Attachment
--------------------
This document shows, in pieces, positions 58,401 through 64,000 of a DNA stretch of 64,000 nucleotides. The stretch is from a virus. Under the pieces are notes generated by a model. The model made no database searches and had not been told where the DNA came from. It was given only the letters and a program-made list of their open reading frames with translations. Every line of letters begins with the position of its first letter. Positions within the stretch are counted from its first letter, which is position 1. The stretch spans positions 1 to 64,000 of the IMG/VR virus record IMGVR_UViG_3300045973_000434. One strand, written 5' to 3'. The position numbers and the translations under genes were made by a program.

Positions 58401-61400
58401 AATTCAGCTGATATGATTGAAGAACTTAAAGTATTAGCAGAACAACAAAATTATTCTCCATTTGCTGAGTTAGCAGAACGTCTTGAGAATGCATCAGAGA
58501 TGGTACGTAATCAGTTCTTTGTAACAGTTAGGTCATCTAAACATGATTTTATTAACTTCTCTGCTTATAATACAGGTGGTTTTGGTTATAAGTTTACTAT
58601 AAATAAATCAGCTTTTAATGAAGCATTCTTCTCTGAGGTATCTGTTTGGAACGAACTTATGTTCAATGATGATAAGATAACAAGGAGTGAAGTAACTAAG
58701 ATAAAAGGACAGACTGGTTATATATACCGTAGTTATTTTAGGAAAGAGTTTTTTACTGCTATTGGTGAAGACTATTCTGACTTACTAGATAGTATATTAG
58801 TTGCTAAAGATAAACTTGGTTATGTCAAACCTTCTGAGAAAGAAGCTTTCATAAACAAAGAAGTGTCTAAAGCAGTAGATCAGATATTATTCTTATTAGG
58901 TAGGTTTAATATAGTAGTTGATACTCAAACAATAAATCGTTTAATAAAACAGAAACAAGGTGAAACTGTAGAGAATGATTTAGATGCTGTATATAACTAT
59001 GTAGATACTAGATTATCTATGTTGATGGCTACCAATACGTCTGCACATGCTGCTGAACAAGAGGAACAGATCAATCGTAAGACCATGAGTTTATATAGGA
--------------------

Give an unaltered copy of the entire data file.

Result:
This document shows, in pieces, positions 58,401 through 64,000 of a DNA stretch of 64,000 nucleotides. The stretch is from a virus. Under the pieces are notes generated by a model. The model made no database searches and had not been told where the DNA came from. It was given only the letters and a program-made list of their open reading frames with translations. Every line of letters begins with the position of its first letter. Positions within the stretch are counted from its first letter, which is position 1. The stretch spans positions 1 to 64,000 of the IMG/VR virus record IMGVR_UViG_3300045973_000434. One strand, written 5' to 3'. The position numbers and the translations under genes were made by a program.

Positions 58401-61400
58401 AATTCAGCTGATATGATTGAAGAACTTAAAGTATTAGCAGAACAACAAAATTATTCTCCATTTGCTGAGTTAGCAGAACGTCTTGAGAATGCATCAGAGA
58501 TGGTACGTAATCAGTTCTTTGTAACAGTTAGGTCATCTAAACATGATTTTATTAACTTCTCTGCTTATAATACAGGTGGTTTTGGTTATAAGTTTACTAT
58601 AAATAAATCAGCTTTTAATGAAGCATTCTTCTCTGAGGTATCTGTTTGGAACGAACTTATGTTCAATGATGATAAGATAACAAGGAGTGAAGTAACTAAG
58701 ATAAAAGGACAGACTGGTTATATATACCGTAGTTATTTTAGGAAAGAGTTTTTTACTGCTATTGGTGAAGACTATTCTGACTTACTAGATAGTATATTAG
58801 TTGCTAAAGATAAACTTGGTTATGTCAAACCTTCTGAGAAAGAAGCTTTCATAAACAAAGAAGTGTCTAAAGCAGTAGATCAGATATTATTCTTATTAGG
58901 TAGGTTTAATATAGTAGTTGATACTCAAACAATAAATCGTTTAATAAAACAGAAACAAGGTGAAACTGTAGAGAATGATTTAGATGCTGTATATAACTAT
59001 GTAGATACTAGATTATCTATGTTGATGGCTACCAATACGTCTGCACATGCTGCTGAACAAGAGGAACAGATCAATCGTAAGACCATGAGTTTATATAGGA